Research Statement: Taking Another Direction

My Research Statement started clearly but tailed off towards an uncertain ending. I had the thread, subject knowledge and so on but crucially what I was thinking was only of slight relevance to contemporary art. I had been dealing with histories of knowledge and putting together a viewpoint that although very interesting to my mind, it was not pertinent to contemporary art and did not contribute to my practice, neither methodologically nor theoretically: I just found it interesting. 

I had written around two-and-a-half thousand words when the recurring feeling of dread that asks, where is all this going, became too strong to ignore. I had barely started to look at contemporary artist that might be relevant to the paper. I looked at some suggestion Gareth had given me. Most were examples that were nothing close to what I was talking about, but you only need one, and one did stand out ticking all the boxes. I found that William Latham has been working in a similar way to me for years. He has developed an evolutionary art with computers, I have done it with sculpture. I looked up some references I was familiar with to do with cell automation, a bit about AI and found these things fitted into the contexts I had thought of previously: the Cambrian explosion and the Early Bronze Age. 

I am excited in that the hypothesis I am now proposing brings together art, biology, anthropology/archaeology, the digital environment, virtual worlds, philosophy and the future. The idea is not fully fleshed out yet but it is on its way and would not have been possible had I not started the way I did. The idea came a few days ago as a need to find a way of talking about very different artistic processes in the same terms. I have found that despite all the talk of breaking down barriers, merging and blurring the boundaries, art has become too disparate and dispersed. A fog of taxonomies, political stances, power plays creates in me an inability to talk about things cohesively and clearly without having to ignore the unique characteristics of each practice or making crass generalisations. This is not an attempt to judge or weigh one art form against another. On the contrary, it is a way of critically looking at each practice and identifying what makes it unique without recourse to subjectivity. I know that this is a bold claim and it may unravel as I write the paper but it is an interesting exercise. It is probably just another supporting piece of thinking. Many attempts have been made to do this since structuralist, post-structuralist and subsequent theories. I think Wittgenstein wrote something along these lines but it was based on a philosophical logic form that is not easy to understand.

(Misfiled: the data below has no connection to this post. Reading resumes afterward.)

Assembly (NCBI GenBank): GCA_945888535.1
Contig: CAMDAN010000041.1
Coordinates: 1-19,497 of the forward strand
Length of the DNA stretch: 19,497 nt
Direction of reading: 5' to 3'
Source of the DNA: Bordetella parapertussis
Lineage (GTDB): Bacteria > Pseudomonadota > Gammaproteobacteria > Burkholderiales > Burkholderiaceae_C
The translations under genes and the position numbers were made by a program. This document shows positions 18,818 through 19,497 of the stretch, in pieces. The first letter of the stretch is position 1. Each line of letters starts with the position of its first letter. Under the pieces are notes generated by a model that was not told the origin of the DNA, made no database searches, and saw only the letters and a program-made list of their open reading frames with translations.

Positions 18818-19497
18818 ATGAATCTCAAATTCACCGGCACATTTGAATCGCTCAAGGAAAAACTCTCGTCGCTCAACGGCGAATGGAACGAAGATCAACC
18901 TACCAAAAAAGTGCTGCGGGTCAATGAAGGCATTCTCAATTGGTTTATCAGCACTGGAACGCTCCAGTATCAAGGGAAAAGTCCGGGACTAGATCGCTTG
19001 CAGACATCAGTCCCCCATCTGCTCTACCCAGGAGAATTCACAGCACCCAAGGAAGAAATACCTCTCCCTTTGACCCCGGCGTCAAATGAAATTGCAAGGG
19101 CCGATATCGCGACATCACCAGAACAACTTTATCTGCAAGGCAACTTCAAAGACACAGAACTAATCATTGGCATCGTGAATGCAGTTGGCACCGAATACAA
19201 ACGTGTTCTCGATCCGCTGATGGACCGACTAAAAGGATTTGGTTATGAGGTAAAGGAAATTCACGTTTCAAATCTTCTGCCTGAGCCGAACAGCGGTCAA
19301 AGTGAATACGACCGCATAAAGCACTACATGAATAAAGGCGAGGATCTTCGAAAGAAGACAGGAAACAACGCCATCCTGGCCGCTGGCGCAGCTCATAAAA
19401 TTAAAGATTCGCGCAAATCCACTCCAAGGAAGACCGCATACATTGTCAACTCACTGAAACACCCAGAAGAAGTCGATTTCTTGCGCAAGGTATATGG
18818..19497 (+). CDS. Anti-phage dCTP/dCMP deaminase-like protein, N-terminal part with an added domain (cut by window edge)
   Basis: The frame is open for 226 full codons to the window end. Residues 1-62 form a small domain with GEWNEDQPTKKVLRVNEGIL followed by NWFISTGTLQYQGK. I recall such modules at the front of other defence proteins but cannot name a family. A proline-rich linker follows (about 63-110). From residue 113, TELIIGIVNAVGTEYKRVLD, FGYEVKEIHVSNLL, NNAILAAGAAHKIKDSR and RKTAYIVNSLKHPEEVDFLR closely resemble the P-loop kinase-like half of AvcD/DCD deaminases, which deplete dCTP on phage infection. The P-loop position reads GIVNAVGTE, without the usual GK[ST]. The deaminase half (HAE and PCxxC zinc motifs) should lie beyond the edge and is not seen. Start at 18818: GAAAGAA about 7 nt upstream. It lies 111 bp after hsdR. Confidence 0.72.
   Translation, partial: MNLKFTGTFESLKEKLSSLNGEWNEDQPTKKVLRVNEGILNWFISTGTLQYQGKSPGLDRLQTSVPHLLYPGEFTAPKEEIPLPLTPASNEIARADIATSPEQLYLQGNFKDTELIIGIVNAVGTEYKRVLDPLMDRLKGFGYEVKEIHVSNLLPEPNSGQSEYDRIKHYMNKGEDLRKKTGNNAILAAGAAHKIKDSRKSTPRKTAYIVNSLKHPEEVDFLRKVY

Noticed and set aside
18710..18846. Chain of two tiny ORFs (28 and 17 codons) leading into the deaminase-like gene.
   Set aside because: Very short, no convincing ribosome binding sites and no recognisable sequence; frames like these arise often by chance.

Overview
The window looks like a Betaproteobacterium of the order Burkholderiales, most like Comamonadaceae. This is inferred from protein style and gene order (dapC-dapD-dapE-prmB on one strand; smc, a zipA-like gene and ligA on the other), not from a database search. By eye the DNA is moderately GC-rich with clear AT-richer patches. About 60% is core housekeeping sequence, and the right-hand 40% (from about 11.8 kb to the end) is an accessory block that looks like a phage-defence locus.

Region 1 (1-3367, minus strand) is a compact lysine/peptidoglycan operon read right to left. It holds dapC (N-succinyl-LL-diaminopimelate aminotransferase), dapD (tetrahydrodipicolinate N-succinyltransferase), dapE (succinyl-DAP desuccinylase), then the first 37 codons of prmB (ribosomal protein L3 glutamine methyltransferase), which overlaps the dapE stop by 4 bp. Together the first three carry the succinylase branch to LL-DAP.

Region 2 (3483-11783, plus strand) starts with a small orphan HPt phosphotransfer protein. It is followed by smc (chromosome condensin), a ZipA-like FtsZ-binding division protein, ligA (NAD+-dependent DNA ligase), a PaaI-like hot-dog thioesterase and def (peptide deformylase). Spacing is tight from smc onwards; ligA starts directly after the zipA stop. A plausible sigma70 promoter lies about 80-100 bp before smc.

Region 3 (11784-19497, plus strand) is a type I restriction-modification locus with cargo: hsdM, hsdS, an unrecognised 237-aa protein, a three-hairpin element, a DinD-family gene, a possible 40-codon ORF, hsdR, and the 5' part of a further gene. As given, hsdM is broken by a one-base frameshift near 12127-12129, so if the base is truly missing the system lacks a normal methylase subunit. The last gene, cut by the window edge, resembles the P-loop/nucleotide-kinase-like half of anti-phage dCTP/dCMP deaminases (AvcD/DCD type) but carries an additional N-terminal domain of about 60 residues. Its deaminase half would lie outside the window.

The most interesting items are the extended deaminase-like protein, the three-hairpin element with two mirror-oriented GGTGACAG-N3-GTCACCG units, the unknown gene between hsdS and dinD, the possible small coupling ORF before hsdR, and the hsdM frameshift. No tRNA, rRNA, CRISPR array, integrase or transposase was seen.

And finally, it is directly relevant to me by helping to re-contextualise my practice in the contemporary environment. I think it could be one way of universally thinking or rethinking about process, categories, art, anything that involves change, which is virtually everything. 


Note to self: writing this down is a way of telling myself to continue writing, researching and composing ideas.

Initial Hypothesis: Research Statement

I prefer to use the term hypothesis to thesis because what I am proposing in the research statement constitutes a series of inferences with wider implications in different contexts inviting further investigation whilst maintaining a tight focus on the subject matter.  

The following summary makes a series of assumptions that will be dealt with in the paper.

Hypothesis

  • That the process by which the increase and proliferation of the depiction of composite creatures in art is partially analogous to the life processes giving rise to body plan diversity in fauna
  • that this proliferation is catalysed and facilitated by novel ways of encoding information
  • that composite creatures arise spontaneously under conditions where an increase in ‘ecological’ niches occurs;
  • that this process is neither dependent on substrate nor content, that is to say it is algorithmic.

Theoretical Context

  • Daniel C Dennett’s idea of algorithm 
  • David Wengrow’s hypothesis, ‘The origin of monsters: Image and cognition in the first age of mechanical reproduction’.